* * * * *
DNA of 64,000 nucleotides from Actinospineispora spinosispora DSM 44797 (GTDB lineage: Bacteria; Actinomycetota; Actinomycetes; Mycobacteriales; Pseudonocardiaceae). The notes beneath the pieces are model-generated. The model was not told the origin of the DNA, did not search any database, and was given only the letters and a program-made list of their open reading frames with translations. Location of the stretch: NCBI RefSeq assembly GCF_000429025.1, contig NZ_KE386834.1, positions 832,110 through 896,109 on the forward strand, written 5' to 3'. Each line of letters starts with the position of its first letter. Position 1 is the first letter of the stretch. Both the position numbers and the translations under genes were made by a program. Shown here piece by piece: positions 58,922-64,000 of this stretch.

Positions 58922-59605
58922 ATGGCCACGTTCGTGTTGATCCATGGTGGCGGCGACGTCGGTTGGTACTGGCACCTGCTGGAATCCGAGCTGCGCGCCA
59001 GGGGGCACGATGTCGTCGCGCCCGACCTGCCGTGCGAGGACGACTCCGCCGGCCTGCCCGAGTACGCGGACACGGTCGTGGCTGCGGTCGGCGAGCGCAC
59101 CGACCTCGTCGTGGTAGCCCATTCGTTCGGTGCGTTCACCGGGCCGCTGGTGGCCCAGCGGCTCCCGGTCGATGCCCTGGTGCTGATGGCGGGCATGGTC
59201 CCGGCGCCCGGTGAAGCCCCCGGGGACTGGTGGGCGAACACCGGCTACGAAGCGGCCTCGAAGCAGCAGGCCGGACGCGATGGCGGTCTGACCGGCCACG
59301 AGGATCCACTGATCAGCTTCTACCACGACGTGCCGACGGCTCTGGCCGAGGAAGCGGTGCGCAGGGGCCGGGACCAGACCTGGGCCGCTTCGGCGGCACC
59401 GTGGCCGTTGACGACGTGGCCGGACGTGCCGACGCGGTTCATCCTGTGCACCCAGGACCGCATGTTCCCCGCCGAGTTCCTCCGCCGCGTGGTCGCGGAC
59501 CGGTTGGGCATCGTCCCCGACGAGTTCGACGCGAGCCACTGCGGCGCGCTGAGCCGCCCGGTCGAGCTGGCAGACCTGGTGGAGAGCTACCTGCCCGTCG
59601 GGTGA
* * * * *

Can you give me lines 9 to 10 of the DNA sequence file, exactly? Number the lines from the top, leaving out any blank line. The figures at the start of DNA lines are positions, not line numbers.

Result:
59501 CGGTTGGGCATCGTCCCCGACGAGTTCGACGCGAGCCACTGCGGCGCGCTGAGCCGCCCGGTCGAGCTGGCAGACCTGGTGGAGAGCTACCTGCCCGTCG
59601 GGTGA